Indeed, even in these cash-strapped times, the facts suggest that British drivers are happy to waste a collective £500,000 per year on avoidable test failures.
Given this, it came as no surprise to me to learn that just 27 per cent of drivers claimed that they had checked their tyre tread depth in the last month, the maximum period recommended between checks, and a staggering one in five admitted that they had never checked them.
This new research comes from tyre safety campaign group TyreSafe, which recently carried out a new tyre survey, ahead of October’s Tyre Safety Month.
The survey found that although current UK law requires car tyres to have a minimum of 1.6mm of tread depth, more than a quarter of those questioned thought the legal limit was even less than this. Underlining the level of ignorance regarding tyre safety laws, more than 80 per cent respondents were unaware that the maximum possible fine for driving on an illegal tyre with insufficient tread depth is £2,500.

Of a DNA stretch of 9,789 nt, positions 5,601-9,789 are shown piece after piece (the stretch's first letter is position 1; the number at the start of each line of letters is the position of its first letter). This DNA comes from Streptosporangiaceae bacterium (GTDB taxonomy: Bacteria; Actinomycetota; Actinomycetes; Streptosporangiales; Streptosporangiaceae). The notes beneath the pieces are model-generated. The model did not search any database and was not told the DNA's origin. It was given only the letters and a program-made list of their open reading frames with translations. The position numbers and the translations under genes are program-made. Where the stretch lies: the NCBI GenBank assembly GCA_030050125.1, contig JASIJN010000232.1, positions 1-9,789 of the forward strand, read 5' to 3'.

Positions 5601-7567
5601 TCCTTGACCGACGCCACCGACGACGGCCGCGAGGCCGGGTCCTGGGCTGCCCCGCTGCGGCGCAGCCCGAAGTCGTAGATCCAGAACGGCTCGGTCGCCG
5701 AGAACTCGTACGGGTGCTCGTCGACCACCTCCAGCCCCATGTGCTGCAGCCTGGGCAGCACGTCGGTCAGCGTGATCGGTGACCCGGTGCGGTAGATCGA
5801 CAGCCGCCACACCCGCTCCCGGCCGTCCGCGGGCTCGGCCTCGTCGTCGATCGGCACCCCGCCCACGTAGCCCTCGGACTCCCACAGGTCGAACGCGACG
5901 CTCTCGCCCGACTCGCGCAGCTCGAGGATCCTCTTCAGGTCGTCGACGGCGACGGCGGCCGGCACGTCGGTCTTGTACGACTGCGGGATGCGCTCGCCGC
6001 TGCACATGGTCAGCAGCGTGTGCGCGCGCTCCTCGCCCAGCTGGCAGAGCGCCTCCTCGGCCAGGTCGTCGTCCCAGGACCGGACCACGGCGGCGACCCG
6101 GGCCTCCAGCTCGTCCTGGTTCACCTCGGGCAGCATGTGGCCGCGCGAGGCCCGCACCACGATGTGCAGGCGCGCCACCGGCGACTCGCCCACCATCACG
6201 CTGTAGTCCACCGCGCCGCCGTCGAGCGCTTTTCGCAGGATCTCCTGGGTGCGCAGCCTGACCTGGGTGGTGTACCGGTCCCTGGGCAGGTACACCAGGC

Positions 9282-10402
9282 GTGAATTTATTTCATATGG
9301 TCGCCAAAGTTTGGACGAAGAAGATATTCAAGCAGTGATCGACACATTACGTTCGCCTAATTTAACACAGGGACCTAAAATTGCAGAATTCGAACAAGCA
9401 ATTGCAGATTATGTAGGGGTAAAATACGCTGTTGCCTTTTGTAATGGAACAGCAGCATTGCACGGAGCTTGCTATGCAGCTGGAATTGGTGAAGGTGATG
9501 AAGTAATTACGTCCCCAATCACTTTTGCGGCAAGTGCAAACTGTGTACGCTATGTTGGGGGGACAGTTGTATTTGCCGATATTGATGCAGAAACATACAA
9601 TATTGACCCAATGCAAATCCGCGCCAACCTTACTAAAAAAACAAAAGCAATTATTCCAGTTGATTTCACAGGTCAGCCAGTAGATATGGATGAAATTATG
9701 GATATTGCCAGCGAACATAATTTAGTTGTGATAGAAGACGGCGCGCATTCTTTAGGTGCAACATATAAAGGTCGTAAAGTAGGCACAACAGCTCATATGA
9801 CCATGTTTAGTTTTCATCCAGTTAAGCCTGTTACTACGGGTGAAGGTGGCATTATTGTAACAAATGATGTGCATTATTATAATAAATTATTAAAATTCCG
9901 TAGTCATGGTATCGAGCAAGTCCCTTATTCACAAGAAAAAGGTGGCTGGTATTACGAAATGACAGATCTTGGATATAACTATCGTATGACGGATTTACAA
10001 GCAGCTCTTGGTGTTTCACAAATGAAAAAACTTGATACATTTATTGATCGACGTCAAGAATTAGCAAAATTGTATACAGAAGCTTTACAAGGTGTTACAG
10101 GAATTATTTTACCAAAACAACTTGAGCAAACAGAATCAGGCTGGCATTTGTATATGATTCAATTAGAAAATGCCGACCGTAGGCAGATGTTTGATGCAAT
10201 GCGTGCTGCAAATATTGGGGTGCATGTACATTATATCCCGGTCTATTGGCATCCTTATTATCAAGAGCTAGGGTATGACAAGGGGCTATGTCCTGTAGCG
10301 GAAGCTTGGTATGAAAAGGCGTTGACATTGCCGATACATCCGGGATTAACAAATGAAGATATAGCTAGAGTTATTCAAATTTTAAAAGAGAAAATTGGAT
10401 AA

Most drivers (80 per cent) were aware of the phenomenon of aquaplaning, a dangerous situation caused by lack of tread depth on wet roads, where the car’s tyres lose complete contact with the road surface, leaving the driver without any control. However, more than half of drivers stated that they would react in a manner that would either make matters worse or have no effect on an aquaplaning car, such as pressing the brake to slow down.
“Avoiding wet weather problems such as aquaplaning, can be easily achieved by regularly checking your tyre tread depth,” says Stuart Jackson, who is TyreSafe’s chairman. “It’s a very simple and quick job to do your yourself – all you need is a 20p coin, or alternatively you can visit one of the thousands of garages and tyre retailers around the country who are offering free tyre safety checks as part of October’s Tyre Safety Month.”
Meanwhile, anyone keen to check their tyre tread depths themselves simply needs to place a 20p coin into the main tread grooves of their tyre. If the outer band of the 20p coin is obscured when inserted, then your tyre tread depth is above the legal minimum limit. However, if the outer band is visible when inserted into the tread, your tyres may be unsafe or illegal and should be checked immediately by a tyre professional. When checking your tread depth, ensure you check at least three locations around each tyre.